Commodity trader Glencore [GLEN.UL], which has a 35 percent stake in mining group Xstrata (XTA.L), warned of a bumpy recovery after posting a 43 percent fall in 2009 net profit on weak prices hit by the downturn. 
 

METALS-Copper Prices Dip, but China Props Up Metal

Industry News 10:50:12AM Mar 11, 2010 Source:SMM

NEW YORK/LONDON, March 10 (Reuters) - Copper prices retreated on Wednesday after lingering worries over global economic health nudged the industrial metal into negative territory, analysts said.

But data showing strong Chinese imports of the industrial metal boosted confidence in the demand outlook from the world's top consumer, effectively paring market losses.

Benchmark copper CMCU3 on the London Metal Exchange closed at $7,437 per tonne, away from the day's low at $7,385 and compared to Tuesday's close at $7,510.

The key May copper contract HGK0 dropped 4.35 cents to settle at $3.368 per lb on the New York Mercantile Exchange's COMEX division.

Bucking early weakness, market focus quickly turned to China's imports of unwrought copper, which outpaced forecasts by rising 10.3 percent to 322,282 tonnes.

"The fact that imports were up month-on-month does suggest growth is continuing to be good, drawing in more raw material," said Robin Bhar, analyst at Credit Agricole.

"In both aluminium and copper, scrap tightness does seem to be playing a part ... The indications are positive we are now in the seasonally strong period of March to May."

Imports of copper scrap fell 17 percent from January, which analysts attributed to a lack of scrap availability.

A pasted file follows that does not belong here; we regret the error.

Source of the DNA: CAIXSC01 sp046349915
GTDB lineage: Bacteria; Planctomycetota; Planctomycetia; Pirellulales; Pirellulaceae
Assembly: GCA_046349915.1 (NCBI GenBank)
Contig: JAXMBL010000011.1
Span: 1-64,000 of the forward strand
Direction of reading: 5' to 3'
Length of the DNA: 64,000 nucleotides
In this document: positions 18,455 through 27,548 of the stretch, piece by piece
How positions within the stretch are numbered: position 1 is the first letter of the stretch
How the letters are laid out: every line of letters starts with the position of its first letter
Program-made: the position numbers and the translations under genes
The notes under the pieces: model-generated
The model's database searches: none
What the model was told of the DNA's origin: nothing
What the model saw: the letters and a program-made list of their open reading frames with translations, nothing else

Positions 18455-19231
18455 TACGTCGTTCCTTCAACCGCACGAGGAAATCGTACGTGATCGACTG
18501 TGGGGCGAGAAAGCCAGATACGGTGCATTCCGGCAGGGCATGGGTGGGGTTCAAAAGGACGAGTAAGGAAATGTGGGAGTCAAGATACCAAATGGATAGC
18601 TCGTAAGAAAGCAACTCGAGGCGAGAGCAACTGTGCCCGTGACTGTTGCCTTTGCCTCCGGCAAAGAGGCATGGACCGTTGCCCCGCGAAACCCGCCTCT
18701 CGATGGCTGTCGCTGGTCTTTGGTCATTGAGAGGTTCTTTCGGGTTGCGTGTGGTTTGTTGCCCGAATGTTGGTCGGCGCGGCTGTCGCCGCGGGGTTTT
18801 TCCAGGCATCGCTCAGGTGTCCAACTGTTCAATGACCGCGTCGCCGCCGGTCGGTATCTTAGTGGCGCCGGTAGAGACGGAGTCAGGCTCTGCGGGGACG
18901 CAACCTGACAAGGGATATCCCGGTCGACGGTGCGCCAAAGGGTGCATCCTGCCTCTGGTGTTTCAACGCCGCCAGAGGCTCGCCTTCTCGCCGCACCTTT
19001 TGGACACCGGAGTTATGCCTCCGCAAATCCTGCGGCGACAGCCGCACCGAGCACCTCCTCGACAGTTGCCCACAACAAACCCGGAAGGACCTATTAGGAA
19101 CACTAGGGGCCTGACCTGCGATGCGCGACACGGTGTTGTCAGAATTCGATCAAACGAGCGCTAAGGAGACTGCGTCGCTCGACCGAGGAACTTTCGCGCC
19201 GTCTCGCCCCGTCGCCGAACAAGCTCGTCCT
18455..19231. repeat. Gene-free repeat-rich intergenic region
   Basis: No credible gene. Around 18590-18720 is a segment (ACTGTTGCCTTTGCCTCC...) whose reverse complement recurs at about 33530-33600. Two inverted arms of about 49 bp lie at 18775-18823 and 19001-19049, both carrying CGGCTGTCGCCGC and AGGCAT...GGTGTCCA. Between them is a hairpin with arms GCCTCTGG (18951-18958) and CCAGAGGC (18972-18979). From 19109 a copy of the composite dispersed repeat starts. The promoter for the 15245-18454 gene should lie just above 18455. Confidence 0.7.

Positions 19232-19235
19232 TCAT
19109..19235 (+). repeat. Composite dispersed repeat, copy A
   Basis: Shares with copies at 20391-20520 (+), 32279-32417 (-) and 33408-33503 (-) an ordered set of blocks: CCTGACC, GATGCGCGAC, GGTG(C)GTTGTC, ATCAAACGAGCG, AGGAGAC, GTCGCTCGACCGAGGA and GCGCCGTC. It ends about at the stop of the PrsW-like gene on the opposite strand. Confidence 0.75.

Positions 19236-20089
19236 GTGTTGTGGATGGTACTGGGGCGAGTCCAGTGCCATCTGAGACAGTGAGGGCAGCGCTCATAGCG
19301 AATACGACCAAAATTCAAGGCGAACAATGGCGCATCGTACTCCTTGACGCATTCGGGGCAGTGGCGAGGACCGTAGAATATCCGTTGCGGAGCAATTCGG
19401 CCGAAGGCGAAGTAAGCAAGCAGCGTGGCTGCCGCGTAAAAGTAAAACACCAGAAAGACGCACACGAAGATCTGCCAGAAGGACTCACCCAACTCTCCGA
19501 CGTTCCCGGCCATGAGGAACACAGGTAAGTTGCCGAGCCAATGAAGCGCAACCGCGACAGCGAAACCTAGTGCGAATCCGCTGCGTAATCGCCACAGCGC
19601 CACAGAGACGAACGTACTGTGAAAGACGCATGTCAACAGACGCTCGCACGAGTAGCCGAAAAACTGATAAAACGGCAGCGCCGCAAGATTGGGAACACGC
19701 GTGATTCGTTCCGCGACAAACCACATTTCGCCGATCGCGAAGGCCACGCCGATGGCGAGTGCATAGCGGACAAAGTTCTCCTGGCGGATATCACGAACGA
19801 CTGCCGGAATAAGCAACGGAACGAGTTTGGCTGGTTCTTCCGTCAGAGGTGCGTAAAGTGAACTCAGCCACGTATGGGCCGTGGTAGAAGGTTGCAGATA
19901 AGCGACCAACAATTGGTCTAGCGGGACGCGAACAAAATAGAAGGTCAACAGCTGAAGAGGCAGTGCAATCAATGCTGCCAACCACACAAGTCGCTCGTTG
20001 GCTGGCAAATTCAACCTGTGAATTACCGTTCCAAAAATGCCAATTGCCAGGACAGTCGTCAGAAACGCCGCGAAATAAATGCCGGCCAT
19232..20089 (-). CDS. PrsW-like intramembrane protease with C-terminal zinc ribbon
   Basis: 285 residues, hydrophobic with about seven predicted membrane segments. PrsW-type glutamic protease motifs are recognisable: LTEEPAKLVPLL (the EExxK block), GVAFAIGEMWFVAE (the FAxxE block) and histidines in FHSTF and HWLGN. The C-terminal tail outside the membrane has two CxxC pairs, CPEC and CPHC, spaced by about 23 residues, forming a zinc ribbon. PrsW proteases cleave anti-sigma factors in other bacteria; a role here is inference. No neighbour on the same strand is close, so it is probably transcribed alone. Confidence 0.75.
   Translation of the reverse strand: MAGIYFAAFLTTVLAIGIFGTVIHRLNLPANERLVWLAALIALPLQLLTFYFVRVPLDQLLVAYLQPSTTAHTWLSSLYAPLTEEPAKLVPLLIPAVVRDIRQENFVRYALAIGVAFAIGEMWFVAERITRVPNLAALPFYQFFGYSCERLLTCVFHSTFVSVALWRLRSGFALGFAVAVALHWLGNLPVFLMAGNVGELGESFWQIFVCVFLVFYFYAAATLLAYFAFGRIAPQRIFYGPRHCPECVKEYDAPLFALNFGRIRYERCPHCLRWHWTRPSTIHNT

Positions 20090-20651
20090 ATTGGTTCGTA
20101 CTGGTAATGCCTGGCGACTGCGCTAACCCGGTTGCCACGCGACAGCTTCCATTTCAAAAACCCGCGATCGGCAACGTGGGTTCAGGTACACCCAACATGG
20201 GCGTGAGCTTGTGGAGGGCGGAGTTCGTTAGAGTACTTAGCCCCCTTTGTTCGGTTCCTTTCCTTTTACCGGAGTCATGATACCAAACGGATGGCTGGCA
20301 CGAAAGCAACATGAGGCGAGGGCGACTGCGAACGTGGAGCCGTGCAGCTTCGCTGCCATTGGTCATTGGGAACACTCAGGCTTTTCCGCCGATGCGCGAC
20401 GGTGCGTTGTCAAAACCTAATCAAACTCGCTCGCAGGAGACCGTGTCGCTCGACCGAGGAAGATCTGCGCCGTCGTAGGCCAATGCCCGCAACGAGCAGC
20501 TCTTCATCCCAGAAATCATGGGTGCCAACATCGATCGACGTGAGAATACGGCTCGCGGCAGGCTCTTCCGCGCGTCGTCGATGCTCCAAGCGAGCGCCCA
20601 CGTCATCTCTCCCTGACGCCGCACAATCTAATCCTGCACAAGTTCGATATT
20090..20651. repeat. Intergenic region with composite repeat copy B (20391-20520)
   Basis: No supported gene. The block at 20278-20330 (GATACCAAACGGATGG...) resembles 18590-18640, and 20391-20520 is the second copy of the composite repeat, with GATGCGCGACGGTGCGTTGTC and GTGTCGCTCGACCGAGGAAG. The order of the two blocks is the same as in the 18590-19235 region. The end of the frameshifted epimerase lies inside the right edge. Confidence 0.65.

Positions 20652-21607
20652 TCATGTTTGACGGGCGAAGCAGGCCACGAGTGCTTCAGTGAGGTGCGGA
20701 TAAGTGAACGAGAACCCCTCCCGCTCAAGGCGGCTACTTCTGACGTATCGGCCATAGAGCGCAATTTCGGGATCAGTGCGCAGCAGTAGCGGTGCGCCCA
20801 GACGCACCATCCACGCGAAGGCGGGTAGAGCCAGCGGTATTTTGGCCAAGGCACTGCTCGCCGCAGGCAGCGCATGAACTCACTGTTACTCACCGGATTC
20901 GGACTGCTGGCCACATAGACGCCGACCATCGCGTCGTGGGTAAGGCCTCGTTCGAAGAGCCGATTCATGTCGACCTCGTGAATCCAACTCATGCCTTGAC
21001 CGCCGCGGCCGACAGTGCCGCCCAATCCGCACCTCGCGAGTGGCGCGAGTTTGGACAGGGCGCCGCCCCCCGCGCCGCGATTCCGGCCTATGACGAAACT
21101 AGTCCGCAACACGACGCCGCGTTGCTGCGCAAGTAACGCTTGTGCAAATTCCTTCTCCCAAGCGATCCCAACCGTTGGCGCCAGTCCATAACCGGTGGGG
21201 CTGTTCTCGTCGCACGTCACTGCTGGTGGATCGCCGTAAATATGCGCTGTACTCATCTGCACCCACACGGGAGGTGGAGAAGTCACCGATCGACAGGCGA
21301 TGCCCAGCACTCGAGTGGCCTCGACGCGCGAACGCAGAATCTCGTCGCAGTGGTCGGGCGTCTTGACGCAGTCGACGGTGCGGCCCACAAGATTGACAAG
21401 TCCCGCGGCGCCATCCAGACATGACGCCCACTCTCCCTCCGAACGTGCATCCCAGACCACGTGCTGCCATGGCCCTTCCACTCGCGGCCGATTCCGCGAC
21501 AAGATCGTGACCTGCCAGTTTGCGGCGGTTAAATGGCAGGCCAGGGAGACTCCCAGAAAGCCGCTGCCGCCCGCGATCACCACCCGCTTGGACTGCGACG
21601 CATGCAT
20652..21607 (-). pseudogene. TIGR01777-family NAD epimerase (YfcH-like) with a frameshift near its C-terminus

The data reassured investors who feared China's buying is waning this year, compared with 2009 when Chinese demand helped the metal used in power and construction soar 140 percent.

"Copper imports are indicative of robust demand growth in China," said Daniel Smith, an analyst at Standard Chartered. 

"Chinese imports of base metals will remain much higher than historical levels. They're going to surprise on the upside through the year."

A trend of falling LME inventories remained a key factor supporting copper futures, with stocks down 700 tonnes on Tuesday at 538,175 tonnes.

RISK AVERSION LINGERS
Investors continued to worry about debt problems in euro zone countries such as Portugal and Greece.

"Worries about sovereign debts in Europe have weighed on both the euro and investor sentiment, while concerns have also focused on China as Beijing has announced a series of monetary tightening measures," Standard Bank said in a note.

"However, after a period of risk aversion in late January and early February, risk appetite seems to be returning."

Aluminium CMAL3 closed at $2,225 from Tuesday's $2,258. LME stocks of the metal, used in transport and packaging, fell 5,150 tonnes to some 4.5 million tonnes, their lowest level since July.

Earlier this year stocks hit a record above 4.6 million tonnes. A large portion is tied up in finance deals, to release cash for producers and to earn banks higher returns than they would get in money markets.

Commodity trader Glencore [GLEN.UL], which has a 35 percent stake in mining group Xstrata (XTA.L), warned of a bumpy recovery after posting a 43 percent fall in 2009 net profit on weak prices hit by the downturn.